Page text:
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What is Glaucoma?

Glaucoma is a leading cause of blindness. It is often characterized by increased eye pressure, which causes damage to the optic nerve and retinal nerve fibers. This pressure may be caused by normally occurring fluid in the eye not being able to drain out as fast as it is being replaced. It is a serious eye disease that, left untreated, can lead to vision loss and blindness.

Many forms of glaucoma do not show symptoms because vision loss is peripheral and may progress slowly. If the disease is diagnosed and treated early, it can be managed, like high blood pressure, and permanent vision loss can be prevented.

People most at risk for glaucoma are:

  • Older adults
  • African Americans over the age of 40
  • People taking steroid medications
  • People with a family history of glaucoma
  • Previous eye injury
  • People who are very nearsighted or farsighted
  • History of diabetes or hypertension

Common Types of Glaucoma

  • Acute Angle Closure Glaucoma. Sudden closure of the eyes peripheral angle closure, characterized by a rapid increase in intraocular often causing pain, nausea, blurred vision and halos or rainbows around lights
  • Primary Angle Glaucoma. The iris obstructs the eyes drainage angle in a slow progressive fashion
  • Primary Open Angle Glaucoma. The drainage is open but fluid does not properly drain for some unknown reason
  • Psuedoexfoliation Glaucoma. Deposits of a fibrous material may contribute to obstruct fluid drainage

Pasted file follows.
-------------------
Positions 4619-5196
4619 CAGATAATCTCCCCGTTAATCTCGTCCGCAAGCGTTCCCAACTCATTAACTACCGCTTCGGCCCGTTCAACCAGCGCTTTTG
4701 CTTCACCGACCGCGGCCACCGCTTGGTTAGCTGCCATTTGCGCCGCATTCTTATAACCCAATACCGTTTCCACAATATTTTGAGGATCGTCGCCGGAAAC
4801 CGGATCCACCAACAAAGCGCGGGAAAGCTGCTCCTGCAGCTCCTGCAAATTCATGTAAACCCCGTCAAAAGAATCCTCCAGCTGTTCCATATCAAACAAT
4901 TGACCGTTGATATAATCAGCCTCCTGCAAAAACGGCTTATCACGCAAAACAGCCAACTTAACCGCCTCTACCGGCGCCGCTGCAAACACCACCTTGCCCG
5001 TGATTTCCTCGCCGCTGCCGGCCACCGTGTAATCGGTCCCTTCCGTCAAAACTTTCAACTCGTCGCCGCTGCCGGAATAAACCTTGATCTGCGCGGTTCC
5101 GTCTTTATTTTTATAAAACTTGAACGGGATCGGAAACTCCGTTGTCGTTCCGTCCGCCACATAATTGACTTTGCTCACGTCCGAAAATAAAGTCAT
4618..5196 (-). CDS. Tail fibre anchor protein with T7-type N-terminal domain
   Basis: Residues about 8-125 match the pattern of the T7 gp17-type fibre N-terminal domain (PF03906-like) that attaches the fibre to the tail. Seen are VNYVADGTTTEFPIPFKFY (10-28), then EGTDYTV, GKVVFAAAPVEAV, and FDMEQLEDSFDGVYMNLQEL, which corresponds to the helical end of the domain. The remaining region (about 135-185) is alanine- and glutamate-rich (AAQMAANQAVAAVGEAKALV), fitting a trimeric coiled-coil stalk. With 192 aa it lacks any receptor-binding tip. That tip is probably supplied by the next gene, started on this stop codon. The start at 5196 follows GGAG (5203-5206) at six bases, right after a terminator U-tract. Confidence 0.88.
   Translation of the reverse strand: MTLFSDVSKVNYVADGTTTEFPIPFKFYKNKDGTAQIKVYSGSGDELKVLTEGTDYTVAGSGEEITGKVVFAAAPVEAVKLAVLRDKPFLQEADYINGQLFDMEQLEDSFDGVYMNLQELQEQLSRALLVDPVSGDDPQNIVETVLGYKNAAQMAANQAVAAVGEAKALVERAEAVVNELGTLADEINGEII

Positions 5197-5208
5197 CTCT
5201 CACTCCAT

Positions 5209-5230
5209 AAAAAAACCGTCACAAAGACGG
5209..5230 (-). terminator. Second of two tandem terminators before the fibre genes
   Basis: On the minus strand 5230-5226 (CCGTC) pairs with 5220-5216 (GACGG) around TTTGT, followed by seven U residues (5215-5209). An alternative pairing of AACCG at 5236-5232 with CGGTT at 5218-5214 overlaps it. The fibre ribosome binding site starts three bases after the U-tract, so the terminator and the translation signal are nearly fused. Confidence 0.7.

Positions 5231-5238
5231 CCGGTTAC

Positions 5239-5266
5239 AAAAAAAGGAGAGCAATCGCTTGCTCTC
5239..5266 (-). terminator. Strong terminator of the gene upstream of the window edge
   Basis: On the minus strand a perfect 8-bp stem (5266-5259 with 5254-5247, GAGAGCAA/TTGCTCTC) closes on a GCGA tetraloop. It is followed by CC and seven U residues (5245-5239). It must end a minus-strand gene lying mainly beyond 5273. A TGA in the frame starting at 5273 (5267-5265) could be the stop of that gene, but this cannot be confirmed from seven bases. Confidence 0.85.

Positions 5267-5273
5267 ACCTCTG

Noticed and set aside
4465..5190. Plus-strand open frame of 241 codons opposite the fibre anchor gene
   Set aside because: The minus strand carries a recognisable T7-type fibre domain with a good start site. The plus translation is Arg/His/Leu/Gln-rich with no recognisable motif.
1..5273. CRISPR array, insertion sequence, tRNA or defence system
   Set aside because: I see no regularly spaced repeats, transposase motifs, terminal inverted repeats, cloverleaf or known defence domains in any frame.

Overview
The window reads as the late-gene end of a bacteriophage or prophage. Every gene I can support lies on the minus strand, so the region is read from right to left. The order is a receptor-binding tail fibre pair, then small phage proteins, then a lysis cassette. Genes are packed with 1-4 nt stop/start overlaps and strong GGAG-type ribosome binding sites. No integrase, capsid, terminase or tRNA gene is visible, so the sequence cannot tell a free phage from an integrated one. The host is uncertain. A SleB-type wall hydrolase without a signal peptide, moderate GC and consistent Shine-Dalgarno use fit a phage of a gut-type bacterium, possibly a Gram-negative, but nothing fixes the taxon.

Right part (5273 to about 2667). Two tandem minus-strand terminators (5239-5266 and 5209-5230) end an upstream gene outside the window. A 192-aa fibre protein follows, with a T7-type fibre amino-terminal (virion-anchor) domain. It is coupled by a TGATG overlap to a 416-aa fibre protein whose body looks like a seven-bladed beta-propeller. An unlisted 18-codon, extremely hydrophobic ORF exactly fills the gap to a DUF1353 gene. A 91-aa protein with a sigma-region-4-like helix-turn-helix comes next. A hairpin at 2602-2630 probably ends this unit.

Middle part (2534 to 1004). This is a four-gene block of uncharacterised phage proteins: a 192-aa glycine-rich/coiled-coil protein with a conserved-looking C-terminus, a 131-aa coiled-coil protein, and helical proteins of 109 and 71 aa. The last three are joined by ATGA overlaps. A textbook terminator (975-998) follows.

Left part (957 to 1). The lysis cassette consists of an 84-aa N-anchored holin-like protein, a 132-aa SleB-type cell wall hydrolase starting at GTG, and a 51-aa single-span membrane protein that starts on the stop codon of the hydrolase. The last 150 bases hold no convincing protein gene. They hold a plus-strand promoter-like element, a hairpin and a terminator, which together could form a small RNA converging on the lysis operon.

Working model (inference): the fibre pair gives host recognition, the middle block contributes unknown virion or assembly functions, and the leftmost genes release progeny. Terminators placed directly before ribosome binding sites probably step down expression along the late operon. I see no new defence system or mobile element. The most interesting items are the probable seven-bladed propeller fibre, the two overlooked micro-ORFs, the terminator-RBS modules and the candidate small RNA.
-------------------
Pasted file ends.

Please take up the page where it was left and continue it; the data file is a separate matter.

• Pigmentary Glaucoma. Pigment from the iris obstructs the eye’s drainage system
  • Angle Recession Glaucoma. Scar tissue from previous injury to the eye obstructs fluid outflow
  • Neovascular Glaucoma. Other eye diseases can cause the growth of unwanted blood vessels inside the eye. These can affect the drainage structures
  • Normal Tension Glaucoma. Damage to the optic nerve develops despite pressure in a normal range
  • Pediatric Glaucoma. Childhood glaucoma occurs in babies and in young children usually caused by developmental problems

UR Medicine's Treatments for Glaucoma

At UR Medicine’s Flaum Eye Institute, we conduct a series of painless tests and exams to check for glaucoma.

Glaucoma can’t be cured, but early treatment can often control it. Treatment may include:

  • Medicines to reduce pressure in the eye
  • Surgery to create a new opening for fluid to leave the eye and reduce pressure or improve existing structures' ability to drain fluid
  • Laser surgery
  • Drainage tube to help drain fluid

What Sets Us Apart?

We have the most extensive and up-to-date array of diagnostic instrumentation to detect glaucoma, located at many of our locations. Screening for glaucoma is a component of all our routine eye exams. Many of our general eye care providers are skilled in diagnosing and providing early treatment for glaucoma. More difficult to treat disease may be referred to our two fellowship-trained specialists who are experts in the medical and surgical management of glaucoma.

Our main facility includes our own surgery center on the second floor of Strong Memorial Hospital, just below the Eye Institute’s faculty practice clinic. We have a second ambulatory surgery center located on Sawgrass Drive where we also perform surgical procedures related to glaucoma.

We’re also part of National Clinical Trials and are ranked in the top 20 in eye research funding in the United States, including an NIH-funded glaucoma research program. So, you can be assured that our care is informed by the latest scientific discoveries.


Our care team is here for you. Find a UR Medicine expert and get care now.

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